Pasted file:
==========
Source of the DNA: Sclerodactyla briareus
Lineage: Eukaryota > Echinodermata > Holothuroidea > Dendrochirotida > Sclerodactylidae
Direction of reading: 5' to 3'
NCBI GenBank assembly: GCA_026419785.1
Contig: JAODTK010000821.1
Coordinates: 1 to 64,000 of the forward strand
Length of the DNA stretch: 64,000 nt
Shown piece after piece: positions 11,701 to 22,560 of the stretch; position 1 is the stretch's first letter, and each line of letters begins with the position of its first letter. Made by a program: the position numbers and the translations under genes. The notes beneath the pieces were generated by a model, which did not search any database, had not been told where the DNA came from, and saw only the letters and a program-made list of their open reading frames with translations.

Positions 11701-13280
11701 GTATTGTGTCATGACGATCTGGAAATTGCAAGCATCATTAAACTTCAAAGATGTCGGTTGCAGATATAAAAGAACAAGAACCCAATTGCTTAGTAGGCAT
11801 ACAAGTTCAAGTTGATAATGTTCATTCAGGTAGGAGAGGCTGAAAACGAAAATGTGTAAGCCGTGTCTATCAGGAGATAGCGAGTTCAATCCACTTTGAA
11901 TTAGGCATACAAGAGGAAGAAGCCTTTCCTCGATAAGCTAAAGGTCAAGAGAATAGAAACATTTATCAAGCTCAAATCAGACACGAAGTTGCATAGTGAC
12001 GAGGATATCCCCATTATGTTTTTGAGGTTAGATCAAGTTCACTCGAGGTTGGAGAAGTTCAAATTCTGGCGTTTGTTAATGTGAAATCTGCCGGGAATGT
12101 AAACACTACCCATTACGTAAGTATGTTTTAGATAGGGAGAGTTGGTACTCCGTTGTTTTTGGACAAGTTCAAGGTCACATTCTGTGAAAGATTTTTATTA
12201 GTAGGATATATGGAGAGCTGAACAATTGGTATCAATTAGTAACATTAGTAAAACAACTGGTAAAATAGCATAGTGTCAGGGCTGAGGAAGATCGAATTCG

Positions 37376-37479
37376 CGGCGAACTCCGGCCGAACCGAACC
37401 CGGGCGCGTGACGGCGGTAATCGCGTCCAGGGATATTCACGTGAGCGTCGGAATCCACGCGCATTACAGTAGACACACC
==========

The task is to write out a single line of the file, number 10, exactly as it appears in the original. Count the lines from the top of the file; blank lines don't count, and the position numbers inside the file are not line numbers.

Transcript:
11701 GTATTGTGTCATGACGATCTGGAAATTGCAAGCATCATTAAACTTCAAAGATGTCGGTTGCAGATATAAAAGAACAAGAACCCAATTGCTTAGTAGGCAT